And I guess one of the things we get a lot of questions on is how are carriers going to get smart on trade in value assumptions, uncollectable assumptions? There’s a lot of moving pieces in becoming the financier of equipment. It helps EBITDA, it stresses cash from the working capital standpoint. Have you guys got enough intel do you think, on trade in value allowance, etc.?

Kenneth Meyers

Well, I think going in, we will obviously make estimates around all that. My expectation is that our estimates will be conservative, and that we will actively manage the risks on both sides of it. But that little question right there, that’s the big issue, 12 months from now, that we’re going to see a lot more visibility to. And we will wind up, probably, taking a little bit more of that cost up front to make sure that we don’t have a surprise on the back end. But that’s one of the things the finance team’s got to manage going forward.

Rick Prentiss - Raymond James

And a quick question on the auctions. What is your understanding as far as when you would be applying to participate? You mentioned you anticipate participating, the rules are kind of in flux. But when do you anticipate you would turn in an application, you’re going to participate in AWS3, and when would you turn in an application for the broadcast auction? Are there firm enough dates to kind of see when those are?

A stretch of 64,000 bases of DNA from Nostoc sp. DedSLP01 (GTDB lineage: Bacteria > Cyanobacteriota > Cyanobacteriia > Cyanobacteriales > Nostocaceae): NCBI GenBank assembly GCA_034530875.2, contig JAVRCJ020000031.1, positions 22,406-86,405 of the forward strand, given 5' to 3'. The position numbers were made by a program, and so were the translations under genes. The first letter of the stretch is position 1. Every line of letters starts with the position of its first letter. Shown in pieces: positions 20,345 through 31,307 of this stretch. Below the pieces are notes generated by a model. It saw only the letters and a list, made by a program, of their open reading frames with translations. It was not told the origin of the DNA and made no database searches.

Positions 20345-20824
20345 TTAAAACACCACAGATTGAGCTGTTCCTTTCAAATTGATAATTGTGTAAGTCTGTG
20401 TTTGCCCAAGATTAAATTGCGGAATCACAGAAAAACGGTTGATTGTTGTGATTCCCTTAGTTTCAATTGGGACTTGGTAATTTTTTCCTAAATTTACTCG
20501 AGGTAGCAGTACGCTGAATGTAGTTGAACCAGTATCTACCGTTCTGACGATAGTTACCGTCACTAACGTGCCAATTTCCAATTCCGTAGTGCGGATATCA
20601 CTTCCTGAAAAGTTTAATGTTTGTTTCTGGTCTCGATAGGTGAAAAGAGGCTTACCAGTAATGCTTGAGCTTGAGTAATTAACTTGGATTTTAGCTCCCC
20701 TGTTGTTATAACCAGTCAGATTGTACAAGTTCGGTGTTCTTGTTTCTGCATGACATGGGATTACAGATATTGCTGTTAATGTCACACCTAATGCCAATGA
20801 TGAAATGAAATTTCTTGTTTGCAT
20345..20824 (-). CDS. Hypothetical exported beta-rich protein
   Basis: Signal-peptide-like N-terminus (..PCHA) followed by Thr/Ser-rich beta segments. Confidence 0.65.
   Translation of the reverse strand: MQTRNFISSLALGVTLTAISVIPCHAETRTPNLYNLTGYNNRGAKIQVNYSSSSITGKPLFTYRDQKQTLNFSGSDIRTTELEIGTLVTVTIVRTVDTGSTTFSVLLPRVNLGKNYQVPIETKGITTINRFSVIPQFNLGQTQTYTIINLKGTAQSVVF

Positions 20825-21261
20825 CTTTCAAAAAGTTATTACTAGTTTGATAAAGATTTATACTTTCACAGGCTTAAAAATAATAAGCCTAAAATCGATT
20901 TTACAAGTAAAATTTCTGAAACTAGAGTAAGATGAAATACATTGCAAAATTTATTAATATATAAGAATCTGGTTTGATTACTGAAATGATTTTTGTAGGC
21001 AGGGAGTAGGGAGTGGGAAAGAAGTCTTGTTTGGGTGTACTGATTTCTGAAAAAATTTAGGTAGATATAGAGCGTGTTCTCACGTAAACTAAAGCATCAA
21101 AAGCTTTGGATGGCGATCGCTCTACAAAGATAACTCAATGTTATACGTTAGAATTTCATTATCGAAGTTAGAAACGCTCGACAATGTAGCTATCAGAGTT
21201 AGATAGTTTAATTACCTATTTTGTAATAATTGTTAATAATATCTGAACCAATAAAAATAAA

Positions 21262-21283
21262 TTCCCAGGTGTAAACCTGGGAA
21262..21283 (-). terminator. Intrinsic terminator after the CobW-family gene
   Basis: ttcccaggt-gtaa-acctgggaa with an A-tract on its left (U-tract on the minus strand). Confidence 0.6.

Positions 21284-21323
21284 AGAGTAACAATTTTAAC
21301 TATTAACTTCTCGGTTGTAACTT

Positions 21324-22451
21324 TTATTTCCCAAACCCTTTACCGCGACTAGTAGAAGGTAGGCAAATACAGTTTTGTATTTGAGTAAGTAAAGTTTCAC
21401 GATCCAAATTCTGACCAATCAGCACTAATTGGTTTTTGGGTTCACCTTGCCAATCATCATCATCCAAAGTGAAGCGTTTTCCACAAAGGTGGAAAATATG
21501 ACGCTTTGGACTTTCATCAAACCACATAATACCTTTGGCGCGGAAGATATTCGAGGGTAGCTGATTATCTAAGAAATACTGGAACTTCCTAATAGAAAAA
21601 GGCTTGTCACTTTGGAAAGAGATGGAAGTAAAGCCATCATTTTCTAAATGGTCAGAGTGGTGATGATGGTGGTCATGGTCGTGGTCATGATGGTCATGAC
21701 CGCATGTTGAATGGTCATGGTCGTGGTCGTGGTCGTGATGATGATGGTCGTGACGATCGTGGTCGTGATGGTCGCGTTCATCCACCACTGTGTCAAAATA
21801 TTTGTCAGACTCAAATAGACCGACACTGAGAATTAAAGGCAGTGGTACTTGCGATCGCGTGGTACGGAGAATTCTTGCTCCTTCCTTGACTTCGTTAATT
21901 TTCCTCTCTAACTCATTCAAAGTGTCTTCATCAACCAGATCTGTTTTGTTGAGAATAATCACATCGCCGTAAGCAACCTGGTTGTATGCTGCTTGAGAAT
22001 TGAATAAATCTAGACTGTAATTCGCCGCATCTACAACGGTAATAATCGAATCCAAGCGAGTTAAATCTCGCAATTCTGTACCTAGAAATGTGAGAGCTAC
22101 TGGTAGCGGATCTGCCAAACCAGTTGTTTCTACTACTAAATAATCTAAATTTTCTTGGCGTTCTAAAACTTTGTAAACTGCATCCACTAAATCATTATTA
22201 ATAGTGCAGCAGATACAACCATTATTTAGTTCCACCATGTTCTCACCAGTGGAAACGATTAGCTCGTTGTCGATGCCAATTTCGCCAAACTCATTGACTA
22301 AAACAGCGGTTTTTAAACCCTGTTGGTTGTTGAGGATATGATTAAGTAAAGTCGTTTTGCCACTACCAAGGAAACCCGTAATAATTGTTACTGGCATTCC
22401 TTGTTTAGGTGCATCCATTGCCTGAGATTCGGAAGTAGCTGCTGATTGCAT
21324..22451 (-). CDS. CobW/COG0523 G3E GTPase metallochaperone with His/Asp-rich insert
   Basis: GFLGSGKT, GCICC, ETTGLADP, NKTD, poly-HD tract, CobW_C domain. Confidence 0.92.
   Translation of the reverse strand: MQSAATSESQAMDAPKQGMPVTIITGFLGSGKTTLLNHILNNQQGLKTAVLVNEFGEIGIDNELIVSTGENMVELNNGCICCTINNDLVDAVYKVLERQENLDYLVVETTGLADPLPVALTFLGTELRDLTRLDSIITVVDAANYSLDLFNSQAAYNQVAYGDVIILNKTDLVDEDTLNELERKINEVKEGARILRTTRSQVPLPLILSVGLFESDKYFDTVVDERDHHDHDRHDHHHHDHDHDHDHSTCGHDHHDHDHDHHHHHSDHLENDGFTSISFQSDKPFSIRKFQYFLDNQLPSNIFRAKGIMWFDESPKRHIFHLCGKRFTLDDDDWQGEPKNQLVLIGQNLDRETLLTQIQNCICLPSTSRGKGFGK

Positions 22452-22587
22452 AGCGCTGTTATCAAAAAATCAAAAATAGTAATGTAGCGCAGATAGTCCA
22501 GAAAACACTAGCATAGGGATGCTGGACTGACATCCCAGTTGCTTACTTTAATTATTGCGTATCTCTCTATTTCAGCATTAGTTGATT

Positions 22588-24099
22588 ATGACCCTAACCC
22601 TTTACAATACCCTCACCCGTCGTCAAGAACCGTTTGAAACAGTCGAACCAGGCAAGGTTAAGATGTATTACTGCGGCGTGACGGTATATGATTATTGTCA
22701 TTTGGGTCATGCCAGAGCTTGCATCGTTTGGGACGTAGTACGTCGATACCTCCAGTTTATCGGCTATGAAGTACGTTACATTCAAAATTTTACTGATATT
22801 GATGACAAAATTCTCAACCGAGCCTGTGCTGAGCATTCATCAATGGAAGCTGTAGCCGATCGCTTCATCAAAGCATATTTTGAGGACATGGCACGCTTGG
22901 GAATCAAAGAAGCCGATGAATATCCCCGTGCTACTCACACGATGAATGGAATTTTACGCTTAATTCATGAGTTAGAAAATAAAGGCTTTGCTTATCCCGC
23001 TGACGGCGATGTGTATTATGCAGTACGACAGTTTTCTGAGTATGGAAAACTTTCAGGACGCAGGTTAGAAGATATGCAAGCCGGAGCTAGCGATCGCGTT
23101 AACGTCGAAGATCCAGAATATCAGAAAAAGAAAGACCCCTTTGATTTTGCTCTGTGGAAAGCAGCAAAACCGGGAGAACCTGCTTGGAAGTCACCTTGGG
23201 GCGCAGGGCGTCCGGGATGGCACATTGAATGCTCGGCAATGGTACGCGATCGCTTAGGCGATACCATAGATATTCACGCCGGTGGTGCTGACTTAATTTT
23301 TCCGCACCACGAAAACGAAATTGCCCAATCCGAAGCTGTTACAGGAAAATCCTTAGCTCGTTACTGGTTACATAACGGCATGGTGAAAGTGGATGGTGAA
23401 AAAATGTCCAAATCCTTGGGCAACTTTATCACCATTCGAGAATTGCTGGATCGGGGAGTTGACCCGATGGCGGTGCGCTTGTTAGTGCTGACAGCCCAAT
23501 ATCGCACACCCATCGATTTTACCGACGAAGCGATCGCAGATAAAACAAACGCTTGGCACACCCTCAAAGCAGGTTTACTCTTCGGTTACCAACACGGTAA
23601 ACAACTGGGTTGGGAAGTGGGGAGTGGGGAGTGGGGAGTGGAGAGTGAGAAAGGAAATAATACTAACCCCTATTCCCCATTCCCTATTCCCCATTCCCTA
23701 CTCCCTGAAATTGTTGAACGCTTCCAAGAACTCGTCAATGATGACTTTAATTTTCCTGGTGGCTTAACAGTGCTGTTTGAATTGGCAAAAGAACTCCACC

Kenneth Meyers

I’ll give you my estimate on the first one, which is summer for AWS, and I’m not going to make an estimate on the other one, because I think there are not only questions around the complexity of that auction and everything else, but there’s also an increasingly crowded - or at least sounds like an increasingly crowded - regulatory agenda that’s getting built. And how all that stuff moves over the next couple of months is anybody’s guess.


We have reached the end of our question and answer session. I’d like to turn the floor back over back over to management at this time.

Jane McCahon

I’d like to thank everybody for their participation today, and please call us with any follow up questions. Have a good one.